It is a city which has a rich history but which has not stifled creativity. It is rooted in modernity.

Finally, it has not remained there. It took some time because Austria was quite a conservative country and change began to occur in the 1970s. We remember our Chancellor at the time, Bruno Kreisky. You either liked the Social Democrats or disliked them; you either liked Bruno Kreisky or disliked him. But it must be admitted that Kreisky and his government brought an enormous open mindedness to Austria. They had to face a great deal of resistance in the 1970s against the law on abortion which was very liberal and has remained unchanged from that period and is now considered normal in the civilized world. The first free school books followed by  free access to universities for children of the working classes was introduced at the time,  in order to promote access to universities,… And that was a paradigm shift: it helped modernize Austria. And then there was our joining the European Union, the end of the Cold War … That really changed Austria and Vienna. It is a city with a very liveable scale. It is a small country but it has a beautiful nature. Austrians attach great importance to cleanliness and protecting the environment.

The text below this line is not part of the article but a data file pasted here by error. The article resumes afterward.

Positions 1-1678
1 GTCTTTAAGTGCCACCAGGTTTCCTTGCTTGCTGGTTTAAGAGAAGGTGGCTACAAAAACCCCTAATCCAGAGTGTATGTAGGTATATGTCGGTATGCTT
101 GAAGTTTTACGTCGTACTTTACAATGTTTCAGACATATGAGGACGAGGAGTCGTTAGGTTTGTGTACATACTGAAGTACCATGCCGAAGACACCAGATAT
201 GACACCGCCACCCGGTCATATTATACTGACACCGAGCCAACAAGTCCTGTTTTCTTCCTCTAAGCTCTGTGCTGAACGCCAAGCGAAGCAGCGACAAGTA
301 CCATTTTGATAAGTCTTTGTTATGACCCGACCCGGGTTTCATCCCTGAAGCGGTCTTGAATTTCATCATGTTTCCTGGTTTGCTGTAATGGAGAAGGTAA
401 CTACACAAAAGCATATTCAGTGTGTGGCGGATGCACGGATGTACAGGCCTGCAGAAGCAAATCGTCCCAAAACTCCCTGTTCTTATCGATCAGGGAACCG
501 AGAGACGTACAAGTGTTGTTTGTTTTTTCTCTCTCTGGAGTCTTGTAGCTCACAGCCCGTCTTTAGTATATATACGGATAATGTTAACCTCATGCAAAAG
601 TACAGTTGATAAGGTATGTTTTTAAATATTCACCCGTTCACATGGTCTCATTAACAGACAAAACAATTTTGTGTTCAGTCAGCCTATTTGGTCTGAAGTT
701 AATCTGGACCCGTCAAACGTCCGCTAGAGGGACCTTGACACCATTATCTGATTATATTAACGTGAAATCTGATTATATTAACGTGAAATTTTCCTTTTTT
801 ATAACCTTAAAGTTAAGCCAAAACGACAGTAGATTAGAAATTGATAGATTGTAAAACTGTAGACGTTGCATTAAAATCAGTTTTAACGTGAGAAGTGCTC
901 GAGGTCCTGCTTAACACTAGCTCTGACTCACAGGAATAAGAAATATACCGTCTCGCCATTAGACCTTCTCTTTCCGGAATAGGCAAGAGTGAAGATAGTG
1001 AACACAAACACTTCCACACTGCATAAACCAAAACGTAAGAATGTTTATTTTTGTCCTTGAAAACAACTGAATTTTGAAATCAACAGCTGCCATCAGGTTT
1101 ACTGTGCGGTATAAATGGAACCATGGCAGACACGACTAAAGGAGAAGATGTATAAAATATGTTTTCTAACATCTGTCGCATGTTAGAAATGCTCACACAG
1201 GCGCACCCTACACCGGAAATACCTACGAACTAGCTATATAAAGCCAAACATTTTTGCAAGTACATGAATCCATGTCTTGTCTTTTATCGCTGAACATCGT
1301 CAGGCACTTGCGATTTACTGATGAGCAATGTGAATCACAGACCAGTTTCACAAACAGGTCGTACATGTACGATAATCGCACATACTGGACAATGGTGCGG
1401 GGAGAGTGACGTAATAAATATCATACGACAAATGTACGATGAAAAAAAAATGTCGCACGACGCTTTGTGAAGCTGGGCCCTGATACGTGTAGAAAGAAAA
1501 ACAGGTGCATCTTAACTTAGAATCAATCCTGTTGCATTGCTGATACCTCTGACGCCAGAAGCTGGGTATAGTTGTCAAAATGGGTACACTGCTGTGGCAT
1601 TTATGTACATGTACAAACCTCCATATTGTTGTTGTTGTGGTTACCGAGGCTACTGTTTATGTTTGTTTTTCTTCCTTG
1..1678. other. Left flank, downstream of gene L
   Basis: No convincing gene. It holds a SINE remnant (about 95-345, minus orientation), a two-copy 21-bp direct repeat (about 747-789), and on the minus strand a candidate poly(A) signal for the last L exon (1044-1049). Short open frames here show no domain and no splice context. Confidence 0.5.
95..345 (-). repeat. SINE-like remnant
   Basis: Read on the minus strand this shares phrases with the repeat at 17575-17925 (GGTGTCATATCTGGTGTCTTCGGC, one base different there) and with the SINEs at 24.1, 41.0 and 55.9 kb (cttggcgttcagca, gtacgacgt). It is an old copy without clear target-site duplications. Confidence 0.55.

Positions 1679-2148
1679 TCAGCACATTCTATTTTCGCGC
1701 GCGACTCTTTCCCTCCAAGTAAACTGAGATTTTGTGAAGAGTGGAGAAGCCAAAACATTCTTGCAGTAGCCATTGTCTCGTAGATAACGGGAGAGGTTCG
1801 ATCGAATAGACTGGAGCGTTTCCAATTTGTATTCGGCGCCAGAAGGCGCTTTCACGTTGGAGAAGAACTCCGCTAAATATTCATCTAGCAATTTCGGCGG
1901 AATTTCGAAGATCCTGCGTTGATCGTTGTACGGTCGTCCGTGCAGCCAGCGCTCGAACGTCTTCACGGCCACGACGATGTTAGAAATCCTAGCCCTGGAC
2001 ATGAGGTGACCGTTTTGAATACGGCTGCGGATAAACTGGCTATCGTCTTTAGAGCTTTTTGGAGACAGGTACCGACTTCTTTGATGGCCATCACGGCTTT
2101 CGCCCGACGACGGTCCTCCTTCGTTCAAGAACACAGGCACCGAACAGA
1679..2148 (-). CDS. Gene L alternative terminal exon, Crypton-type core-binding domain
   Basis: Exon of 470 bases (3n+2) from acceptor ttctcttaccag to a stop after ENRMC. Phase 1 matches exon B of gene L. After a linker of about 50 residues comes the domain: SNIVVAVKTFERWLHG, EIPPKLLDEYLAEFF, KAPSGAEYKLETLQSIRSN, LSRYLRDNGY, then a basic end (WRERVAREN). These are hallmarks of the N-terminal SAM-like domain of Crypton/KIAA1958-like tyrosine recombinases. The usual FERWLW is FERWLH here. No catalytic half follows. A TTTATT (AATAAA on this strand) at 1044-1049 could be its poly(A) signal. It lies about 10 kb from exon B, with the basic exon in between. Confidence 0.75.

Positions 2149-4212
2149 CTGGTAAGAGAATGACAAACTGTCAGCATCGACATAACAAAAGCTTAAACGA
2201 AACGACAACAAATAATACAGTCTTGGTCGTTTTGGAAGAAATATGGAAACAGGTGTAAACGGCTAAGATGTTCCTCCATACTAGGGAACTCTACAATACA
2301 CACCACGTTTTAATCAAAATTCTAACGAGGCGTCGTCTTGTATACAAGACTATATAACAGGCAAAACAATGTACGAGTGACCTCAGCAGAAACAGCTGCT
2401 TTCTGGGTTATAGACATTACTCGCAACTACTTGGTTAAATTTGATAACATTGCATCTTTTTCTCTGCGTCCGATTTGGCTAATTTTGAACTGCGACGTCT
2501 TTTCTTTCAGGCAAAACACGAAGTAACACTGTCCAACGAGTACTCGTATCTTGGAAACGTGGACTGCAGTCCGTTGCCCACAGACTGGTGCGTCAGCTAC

What would you recommend to a woman on her own? I can already be certain that walking around in the evening would not be a problem…

I would recommend a hotel in the city centre, a map of Vienna and going out and about. The best way of exploring the city is on foot! In Vienna, once you see the city centre, you’ve seen the main feature. Everything is available there, all the shops, cafes, museums, the opera,…It is all very concentrated.

How do you cope with travelling?